Allow me to use a research plan example of a user research template for context to simplify it for you. Imagine you are a part of Swiggy’s UX team from their initial days before they became a giant. Your team recently got interested in learning more about how your consumers use the Swiggy app to order their meals, and what makes them use the Swiggy app over apps like Zomato, FoodPanda and Domino’s.
For this research project, we remain focused on two main areas:
1. Understanding the motivation behind why our consumers ordering meals on the Swiggy API to gather an in-depth understanding of the journey they go through when they order their meal(s).
2. We are also interested in learning how our consumers currently use Swiggy API.
3. We would also like to inquire about any pain points or issues the consumers are experiencing on Swiggy API.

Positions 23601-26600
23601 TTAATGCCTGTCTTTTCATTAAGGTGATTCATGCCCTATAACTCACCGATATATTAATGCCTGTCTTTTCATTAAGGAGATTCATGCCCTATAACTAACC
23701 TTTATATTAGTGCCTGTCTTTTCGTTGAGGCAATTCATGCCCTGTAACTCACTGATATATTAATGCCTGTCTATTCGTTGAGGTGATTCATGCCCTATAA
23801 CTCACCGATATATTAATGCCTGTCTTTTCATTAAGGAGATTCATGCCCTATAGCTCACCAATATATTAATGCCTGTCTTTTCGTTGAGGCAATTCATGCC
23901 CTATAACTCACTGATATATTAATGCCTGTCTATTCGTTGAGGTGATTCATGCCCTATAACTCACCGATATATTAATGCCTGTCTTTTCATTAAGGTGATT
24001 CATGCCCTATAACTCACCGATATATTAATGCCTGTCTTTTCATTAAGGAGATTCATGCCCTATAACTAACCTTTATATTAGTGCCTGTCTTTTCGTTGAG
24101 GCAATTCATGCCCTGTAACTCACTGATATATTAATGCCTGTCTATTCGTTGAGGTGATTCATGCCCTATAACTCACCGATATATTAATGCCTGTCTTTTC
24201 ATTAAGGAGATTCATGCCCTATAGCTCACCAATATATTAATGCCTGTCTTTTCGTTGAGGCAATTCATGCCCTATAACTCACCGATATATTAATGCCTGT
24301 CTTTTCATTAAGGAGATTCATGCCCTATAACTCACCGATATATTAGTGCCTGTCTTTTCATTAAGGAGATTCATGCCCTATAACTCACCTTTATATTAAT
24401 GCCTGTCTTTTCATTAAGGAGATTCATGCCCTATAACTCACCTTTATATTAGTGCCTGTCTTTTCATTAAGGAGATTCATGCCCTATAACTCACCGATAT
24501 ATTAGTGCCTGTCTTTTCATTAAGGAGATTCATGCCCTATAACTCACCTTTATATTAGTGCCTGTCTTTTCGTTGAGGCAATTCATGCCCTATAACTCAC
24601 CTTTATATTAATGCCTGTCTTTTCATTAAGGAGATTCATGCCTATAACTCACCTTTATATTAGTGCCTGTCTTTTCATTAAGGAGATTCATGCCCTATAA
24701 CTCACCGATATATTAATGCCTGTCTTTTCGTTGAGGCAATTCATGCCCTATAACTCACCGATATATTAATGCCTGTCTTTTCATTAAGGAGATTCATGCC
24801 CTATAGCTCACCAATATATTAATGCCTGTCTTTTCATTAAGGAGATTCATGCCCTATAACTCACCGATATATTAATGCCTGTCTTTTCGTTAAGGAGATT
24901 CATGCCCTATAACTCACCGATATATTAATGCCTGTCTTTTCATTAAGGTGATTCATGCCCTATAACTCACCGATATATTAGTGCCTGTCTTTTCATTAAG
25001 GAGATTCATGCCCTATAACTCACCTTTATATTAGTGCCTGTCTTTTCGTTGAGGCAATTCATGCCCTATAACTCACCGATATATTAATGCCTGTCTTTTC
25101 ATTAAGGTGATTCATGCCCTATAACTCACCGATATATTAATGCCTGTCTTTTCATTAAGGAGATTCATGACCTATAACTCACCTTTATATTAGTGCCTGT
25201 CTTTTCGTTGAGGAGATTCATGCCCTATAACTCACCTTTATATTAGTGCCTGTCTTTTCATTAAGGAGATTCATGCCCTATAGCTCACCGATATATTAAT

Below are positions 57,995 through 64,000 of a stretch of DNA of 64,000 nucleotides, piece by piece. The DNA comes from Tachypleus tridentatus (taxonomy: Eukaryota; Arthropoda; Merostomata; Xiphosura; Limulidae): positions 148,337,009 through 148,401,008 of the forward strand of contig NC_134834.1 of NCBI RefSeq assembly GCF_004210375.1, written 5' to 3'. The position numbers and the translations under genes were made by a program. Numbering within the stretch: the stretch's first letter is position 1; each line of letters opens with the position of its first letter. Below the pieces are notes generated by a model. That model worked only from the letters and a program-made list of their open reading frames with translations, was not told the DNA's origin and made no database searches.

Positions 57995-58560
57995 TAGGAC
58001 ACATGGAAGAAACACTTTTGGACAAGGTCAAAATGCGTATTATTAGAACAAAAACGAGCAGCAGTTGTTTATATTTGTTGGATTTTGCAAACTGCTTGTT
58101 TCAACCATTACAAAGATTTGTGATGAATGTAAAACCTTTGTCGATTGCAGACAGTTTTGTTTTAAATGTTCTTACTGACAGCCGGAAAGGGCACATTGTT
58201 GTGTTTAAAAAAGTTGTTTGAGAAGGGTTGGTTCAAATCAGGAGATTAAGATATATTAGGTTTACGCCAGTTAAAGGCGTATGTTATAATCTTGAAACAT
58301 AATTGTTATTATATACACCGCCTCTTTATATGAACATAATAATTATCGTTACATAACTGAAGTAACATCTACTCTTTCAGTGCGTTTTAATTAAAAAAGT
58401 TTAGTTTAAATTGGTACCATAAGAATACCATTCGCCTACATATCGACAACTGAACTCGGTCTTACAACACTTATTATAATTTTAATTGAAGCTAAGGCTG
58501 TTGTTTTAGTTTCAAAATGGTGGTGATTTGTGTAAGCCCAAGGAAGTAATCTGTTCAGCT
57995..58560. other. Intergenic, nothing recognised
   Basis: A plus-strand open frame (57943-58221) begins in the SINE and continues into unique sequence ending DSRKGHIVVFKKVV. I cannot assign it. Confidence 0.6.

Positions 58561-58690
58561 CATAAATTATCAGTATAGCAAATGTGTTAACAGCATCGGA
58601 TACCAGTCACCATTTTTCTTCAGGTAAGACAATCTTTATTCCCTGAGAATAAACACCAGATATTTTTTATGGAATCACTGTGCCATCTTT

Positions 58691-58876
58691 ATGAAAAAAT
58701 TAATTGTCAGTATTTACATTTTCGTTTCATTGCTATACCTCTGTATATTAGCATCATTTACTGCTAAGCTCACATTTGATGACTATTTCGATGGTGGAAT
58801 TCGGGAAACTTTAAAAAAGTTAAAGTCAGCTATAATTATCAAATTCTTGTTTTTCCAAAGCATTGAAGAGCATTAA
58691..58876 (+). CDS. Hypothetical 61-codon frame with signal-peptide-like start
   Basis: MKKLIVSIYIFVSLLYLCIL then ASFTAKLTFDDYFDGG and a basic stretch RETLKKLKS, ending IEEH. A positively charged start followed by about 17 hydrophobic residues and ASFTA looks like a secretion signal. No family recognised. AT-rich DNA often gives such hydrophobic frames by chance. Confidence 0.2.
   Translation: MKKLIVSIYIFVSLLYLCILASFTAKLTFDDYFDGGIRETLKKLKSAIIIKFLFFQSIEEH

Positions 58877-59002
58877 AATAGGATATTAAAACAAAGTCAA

Retention team: researcher(s), product manager(s), designer(s), writer(s), developer(s), and the senior management.
Acquisition team: researcher(s), product manager(s), designer(s), writer(s), developer(s), and the senior management.
Twenty 60-minute discussions split amongst:
- Discovering usability (browsing before ordering) sessions
- Sessions about tasks to be completed.
- Post-qualitative reviews on importance of Swiggy API’s features and concepts.
User research objectives
- Discovering the consumers’ end-to-end journey when considering and ordering meals.
- Revealing the current manner consumers undergo when reviewing and ordering their meals on Swiggy API.
- Recognising the competitive landscape to understand the additional commodities consumers are currently utilising, and why.
- Assessing Swiggy API for any immediate pain points, bugs, or glitches the consumer is currently facing.
- Retention rate of the consumer.